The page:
Things I would like to say (re: grieving my little sister)

Things I will cover in this blog:

  • Some lessons about self-imposed limitations
  • A back story
  • Things I would say to anyone caring for special needs children

I notice that my own self-imposed limitations stop me from doing what I need to do in this world. I struggle to have belief that sharing my experiences will be of any benefit to others, but I notice how others sharing their stories and how they overcome things helps me. I’m beginning to think that I should give back. Withholding my stories and methods of getting through things could be selfish, and stop me from connecting with others.

I’ve always struggled to express negative emotions. I don’t like coming across ‘weak’, I don’t like thinking that anyone would think I’m trying to do a ‘poor me’ thing. I struggle with feeling unsupported, so I tend to spare myself the lack of emotional support by not reaching out. This makes me come across as cold and defensive.

Because I put such pressure on myself to be strong, and because I feel such responsibility to have my shit together, I can sometimes project that pressure onto others. When they’re grieving, they don’t need it. When I feel anxious and distressed, I can send out orders. ‘you do this, why can’t you just do that, it’s not that hard, can’t you see how strong I’m being, why can’t you be stronger than me’. In the past, I’ve blamed people for circumstances happening that are out of my control.

Sometimes the case is that people either cannot do anything to help or do not recognise their power to do something. You can’t control other people, so if something is happening and there’s no way to stop it, it’s because the soul wanted to go through it.

It’s easy for me to be angry at the foster care system, or whoever is there for me to villainise, but that’s a waste of my time. I can see the logic of this situation from an objective, souls journey point of view- even though my human emotions are still there.

My foster sister is going to live with her birth parents on 1st May. She’s not my foster sister, she’s my sister, but technical terms seem to matter.

It’s taken me a lot of reflection and after removing myself from the environment, I can see that my sister is now in a position where she can develop on her own. I can see how fierce her self confidence is now, she’s going to a life where she will be cared for. I trust that she can care for herself (to an extent), that she can have fun, be adored, be happy and healthy despite such a change in circumstance. I can see how she might have duty to play a role in someone else’s life. And I can see how my family is being called to care for a different child, who is currently living a life full of abuse, fear, neglect- in a far worse position that my little sister is going to ever be in. What I thought was a new family has turned out to be a duty to serve.

The way I dish out orders is probably a sign that I should be doing something with what has happened.

So yeah. I want to talk (first of all) about what I would say to those caring for a child with special needs (which my sister has). Just from my perspective.

I will give a back story and an opportunity to get to know me, because my perspective on this situation might be beneficial to someone.

I have done respite for special needs children since I was 8 years old. My Mum has worked in a special needs school since I was in primary school. The first boy we had was older than me, but still had the mental age of about 3 years old. He had cerebral palsey, he was nonverbal, and he had autism. We cared for him until I was around 11 and by that time he was old enough to go and live alone in accommodation.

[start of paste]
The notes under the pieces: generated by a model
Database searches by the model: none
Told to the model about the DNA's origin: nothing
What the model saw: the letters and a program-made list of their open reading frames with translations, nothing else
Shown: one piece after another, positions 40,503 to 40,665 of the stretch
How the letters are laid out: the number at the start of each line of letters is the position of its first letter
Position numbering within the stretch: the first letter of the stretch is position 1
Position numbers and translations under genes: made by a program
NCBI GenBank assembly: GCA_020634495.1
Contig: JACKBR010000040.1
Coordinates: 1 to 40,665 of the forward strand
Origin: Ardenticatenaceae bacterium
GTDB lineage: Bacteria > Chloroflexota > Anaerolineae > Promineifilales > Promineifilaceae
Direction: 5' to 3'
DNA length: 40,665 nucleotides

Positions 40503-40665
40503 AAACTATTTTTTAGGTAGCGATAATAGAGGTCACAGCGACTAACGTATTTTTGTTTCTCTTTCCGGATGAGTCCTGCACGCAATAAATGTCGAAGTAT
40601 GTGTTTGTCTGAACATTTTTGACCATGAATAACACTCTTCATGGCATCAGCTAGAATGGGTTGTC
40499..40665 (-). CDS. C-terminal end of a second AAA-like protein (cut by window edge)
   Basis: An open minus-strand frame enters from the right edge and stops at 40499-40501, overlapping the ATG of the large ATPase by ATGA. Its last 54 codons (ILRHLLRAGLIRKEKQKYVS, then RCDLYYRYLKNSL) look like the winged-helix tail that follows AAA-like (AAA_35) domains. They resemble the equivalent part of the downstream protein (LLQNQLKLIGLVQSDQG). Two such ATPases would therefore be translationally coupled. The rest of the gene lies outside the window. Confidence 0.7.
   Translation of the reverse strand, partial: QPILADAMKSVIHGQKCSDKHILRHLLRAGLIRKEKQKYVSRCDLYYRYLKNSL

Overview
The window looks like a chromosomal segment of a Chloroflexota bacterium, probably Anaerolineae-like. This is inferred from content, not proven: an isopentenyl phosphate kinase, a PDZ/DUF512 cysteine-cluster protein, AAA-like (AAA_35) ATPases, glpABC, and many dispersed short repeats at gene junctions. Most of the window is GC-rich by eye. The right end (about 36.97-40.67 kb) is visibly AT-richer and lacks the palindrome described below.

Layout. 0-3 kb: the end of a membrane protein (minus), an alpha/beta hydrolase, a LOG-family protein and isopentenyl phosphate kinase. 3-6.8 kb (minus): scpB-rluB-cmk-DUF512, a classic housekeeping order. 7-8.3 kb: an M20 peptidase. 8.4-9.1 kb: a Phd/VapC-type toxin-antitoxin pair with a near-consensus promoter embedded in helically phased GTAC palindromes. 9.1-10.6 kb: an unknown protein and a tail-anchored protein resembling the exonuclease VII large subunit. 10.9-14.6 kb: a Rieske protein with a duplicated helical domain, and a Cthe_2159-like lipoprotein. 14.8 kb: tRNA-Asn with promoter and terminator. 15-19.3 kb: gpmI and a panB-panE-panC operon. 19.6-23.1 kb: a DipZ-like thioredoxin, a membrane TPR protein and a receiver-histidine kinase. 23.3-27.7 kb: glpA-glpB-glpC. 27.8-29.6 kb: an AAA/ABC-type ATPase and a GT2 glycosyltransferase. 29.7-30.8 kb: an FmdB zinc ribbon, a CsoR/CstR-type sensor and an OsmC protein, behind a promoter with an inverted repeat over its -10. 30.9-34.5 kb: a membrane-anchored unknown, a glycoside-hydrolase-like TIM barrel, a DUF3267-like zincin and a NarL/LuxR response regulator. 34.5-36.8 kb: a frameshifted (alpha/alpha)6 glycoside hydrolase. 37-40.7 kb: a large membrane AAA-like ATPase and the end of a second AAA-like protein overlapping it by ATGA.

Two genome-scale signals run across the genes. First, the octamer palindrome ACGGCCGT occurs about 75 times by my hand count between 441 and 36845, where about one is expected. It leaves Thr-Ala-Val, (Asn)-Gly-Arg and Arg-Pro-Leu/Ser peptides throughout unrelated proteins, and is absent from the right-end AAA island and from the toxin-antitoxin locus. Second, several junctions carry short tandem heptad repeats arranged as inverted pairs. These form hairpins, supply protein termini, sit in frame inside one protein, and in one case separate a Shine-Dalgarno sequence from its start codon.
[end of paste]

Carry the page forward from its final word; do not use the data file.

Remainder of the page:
We had another boy when I was 12, who I regrettably didn’t get on with too well. At that point in my life I was going through a lot and I just didn’t have the capacity to care for someone, but I remember I stood up for him on a few occasions where other kids picked on him. This boy was nonverbal, severely autistic and had really bad epilepsy. It was bad enough that he had to wear a helmet at all times because he would fit so hard that he gave himself brain damage by bashing his head.

My parents split up and I fell out of the loop of respite kids. My Mum did respite, I went with my Dad after the divorce and didn’t see/ talk to my mum for a year or two, I was kinda dealing with my own stuff.

By the time I was 18 I was back in contact with my mum, and at this point she was living close by. She was living in a tiny house that barely had space for my birth sister (who actually lived there). In late 2017 I had a breakdown and needed to be around people, so I stayed at my Mums for a few months. I was sleeping on a mattress in her tiny living room for a long time. I didn’t want involvement with any more respite kids, but one day I woke up in the living room and there was this small child with a mop of curly blonde hair and big blue eyes sitting on me eating a snack. I was just like, wow, I love you. I want to protect you with every fibre of my being. We cared for her a lot before fostering, the hours kept increasing and she was even at my Mum and Stepdads wedding, she was a part of their first dance. We were asked to foster, and of course we did. We got to move to a house that could comfortably house both my sisters and my Mum and Stepdad. We were under the impression that we would have her until she was 18- 3 years go by and we have formed a huge bond with her. I wouldn’t have it any other way. She’s the most incredible, beautiful human being. However one thing leads to another, a bunch of stuff happens, and very suddenly we get the news that there will be a court case to decide if she will be going back to live with her birth parents.

My sister is going to live with her birth parents (abroad) on the 1st May. I already said goodbye, I had to say goodbye before the rest of my family because I needed to go back to university. There wasn’t much way round that.

I spent as much time as I could with her before leaving, consciously acknowledging that time was running out. From the look of my social media, you wouldn’t expect that I was grieving. It’s been in the back of my mind to talk about this.